These projects are a part of the larger environmental restoration project delivered by the Hokonui Rūnanga in partnership with Toitū Te Whenua Land Information New Zealand though its Jobs for Nature programme.
The initial scale of the operation will be concentrated to the 27,000 ha of native bush and pastoral edges. However, the main goal is to extend the pastoral boundary to incorporate native pockets throughout the 93,383 ha area then join with the proposed Predator Free Southland area to achieve the goals set out by PF2050.
The Haumari (Croydon Bush) Biodiversity Project is a pest control initiative focusing on protecting, monitoring and restoring Taonga locally.
The Hokonui Hills Biodiversity Project is pest control initiative that Taiao manages in partneship with many local community groups like the Hokonui Tramping Club.
these Biodiversity Projects are in partnership with the Department of Conservation Jobs for Nature.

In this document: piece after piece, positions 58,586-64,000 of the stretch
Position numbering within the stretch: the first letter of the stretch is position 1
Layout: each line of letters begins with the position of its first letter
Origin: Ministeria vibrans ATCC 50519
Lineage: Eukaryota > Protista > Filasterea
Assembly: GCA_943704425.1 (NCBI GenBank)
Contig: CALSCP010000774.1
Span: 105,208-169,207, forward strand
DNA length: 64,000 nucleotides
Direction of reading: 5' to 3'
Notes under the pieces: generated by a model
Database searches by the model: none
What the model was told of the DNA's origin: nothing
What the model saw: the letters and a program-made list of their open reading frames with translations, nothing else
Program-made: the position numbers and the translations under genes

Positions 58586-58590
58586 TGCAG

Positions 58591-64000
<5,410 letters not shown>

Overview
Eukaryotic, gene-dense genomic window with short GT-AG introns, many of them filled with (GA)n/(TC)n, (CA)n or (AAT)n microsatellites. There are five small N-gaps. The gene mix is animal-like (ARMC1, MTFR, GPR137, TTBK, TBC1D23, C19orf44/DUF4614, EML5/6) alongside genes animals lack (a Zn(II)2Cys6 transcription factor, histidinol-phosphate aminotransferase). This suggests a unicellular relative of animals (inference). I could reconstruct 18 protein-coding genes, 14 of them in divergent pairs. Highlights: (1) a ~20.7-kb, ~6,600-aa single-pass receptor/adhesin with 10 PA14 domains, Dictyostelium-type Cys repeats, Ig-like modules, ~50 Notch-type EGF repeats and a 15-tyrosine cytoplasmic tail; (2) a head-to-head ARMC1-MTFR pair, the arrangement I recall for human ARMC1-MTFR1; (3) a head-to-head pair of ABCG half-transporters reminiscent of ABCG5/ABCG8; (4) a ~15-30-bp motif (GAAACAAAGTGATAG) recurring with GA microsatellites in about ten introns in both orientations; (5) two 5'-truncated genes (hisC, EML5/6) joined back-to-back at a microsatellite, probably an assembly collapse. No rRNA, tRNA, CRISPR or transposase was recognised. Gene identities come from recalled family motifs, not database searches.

The aim of the partnership is to provide immediate employment to contractors and displaced workers with the additional benefit to include whānau support for reconnection with their whenua, provide ongoing training which will lead to employment and to restore the native forested areas of Murihiku to a more resilient ecosystem for indigenous biodiversity. This would necessitate an effectively pest-predator free landscape, one in which local people are actively engaged in practical management and in the sharing of scientific and cultural knowledge of the land.
The Catlins Biodiversity Project is a pest control based initiative focusing on establishing effective trapping networks in the Catlins area.
The Otewao (Forest Hill) biodiversity project is a pest control method driven by the Forst Hill Community trust in partnership with the Hokonui Runanga.